Choosing, Planting, and Transferring Easter Lilies

There’s something about the start of Spring that gets us ready for Easter Lilies. It’s probably the name. There’s still something about the pure petals and the luxurious scent that we can’t resist. To prolong your enjoyment of these beauties, you can replant your potted lilies into your garden.

(A word of caution, though: If you have cats in and around your home, you should reconsider planting lilies. They are toxic to our feline friends and can cause kidney failure.)

Getting started

To get started choose a potted Easter lily that is in various stages of development from tight buds to a partially open flower. You’ll want the foliage to be dense, extending down the stem to the soil line and be a richly-colored green. Also, select a plant that has grown approximately two times the height of its pot. If the plant is taller it may have outgrown the pot and be stressed.

Now that you have chosen the right plant it is time to replant outdoors. Follow these tips for Easter Lily planting success:

  1. Once the flowers have withered and been removed, keep them watered and in direct sunlight until you’re ready to take them outside.
  2. After the danger of frost has passed, choose a sunny spot in your garden or yard.
  3. Plant to the same depth as it was in the pot adding two inches of organic mulch.
  4. When the original leaves and stem begin to brown, cut the plant down to a green leaf. New growth should emerge so let that grow the first year.
  5. New growth will fade to yellow in the fall then it can be cut back to soil level.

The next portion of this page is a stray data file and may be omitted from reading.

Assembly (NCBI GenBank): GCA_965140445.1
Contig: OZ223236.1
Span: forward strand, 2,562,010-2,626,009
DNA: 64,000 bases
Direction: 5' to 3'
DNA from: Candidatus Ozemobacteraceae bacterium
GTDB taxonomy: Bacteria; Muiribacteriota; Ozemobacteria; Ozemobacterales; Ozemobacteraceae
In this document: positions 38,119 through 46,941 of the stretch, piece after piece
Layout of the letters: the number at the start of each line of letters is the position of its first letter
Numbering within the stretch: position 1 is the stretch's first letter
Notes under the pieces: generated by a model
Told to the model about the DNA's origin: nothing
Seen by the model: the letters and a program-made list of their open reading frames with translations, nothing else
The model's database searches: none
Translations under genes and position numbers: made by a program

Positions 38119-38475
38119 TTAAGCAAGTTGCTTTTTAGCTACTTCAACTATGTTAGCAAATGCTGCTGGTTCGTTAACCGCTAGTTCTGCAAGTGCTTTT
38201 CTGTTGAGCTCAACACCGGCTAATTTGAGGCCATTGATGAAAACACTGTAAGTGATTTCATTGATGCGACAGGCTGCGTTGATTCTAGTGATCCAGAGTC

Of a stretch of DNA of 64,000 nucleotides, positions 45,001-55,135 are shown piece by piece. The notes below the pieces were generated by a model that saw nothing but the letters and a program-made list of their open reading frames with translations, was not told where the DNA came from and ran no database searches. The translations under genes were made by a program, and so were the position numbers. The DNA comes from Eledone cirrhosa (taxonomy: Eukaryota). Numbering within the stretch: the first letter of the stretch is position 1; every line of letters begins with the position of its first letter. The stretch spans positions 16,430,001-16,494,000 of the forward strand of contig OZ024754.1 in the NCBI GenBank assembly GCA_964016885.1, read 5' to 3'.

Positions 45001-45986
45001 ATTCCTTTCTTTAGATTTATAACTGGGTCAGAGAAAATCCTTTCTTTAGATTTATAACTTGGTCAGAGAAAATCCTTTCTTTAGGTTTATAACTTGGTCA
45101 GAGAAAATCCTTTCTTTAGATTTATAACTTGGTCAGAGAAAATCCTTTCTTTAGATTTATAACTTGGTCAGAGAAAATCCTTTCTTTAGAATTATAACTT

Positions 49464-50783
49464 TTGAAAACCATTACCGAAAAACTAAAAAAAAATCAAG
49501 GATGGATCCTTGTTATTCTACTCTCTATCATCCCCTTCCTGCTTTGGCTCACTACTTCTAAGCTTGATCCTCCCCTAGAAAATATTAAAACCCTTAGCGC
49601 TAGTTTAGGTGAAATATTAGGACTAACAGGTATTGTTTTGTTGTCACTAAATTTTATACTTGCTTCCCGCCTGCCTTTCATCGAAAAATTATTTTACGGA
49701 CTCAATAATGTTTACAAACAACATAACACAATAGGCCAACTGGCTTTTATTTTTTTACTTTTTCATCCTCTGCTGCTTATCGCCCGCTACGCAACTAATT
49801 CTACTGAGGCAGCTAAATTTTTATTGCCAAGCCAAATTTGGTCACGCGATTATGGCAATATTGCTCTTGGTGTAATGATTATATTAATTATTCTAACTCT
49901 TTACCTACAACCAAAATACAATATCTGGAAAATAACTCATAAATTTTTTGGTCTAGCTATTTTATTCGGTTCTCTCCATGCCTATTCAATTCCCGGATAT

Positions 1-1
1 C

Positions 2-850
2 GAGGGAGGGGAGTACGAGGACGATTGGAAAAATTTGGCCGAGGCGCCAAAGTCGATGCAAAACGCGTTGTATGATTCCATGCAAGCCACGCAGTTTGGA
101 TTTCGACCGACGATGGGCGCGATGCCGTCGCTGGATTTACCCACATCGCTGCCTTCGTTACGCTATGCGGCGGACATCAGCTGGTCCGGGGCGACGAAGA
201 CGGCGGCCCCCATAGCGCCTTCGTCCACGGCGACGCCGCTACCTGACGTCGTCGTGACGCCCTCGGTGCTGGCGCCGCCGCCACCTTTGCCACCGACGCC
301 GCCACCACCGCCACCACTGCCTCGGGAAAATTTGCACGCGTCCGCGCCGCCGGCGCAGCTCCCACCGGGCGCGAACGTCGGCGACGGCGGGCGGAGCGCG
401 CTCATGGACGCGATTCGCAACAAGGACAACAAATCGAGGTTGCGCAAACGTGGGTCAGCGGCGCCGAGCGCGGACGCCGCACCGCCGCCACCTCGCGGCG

6. Work bulb fertilizer into the soil without disturbing the roots and add more mulch to help it survive the winter.
  7. When the weather warms in spring remove the mulch.
  8. Apply fertilizer when new growth appears and every month until they bloom. After that, you can go about caring for the lilies as you would blooming flowers.

If it takes longer than anticipated don’t get discouraged, it can take at least two summers before Easter lilies will bloom. Just be sure to keep them watered the first year while they become established.

Choose a variety

It can be a bit overwhelming to choose from the myriad of lilies so if you are still unsure of what to do or the type of lily you want, visit your gardening department at your local home supply store. Not only will they have the supplies you need, but they will also be able to advise you of which lilies are best for your geographical area as well as planting and maintenance tips.

After you have chosen the blooms you want, planted and nurtured them, all you have to do is wait for that next beautiful, fragrant bloom.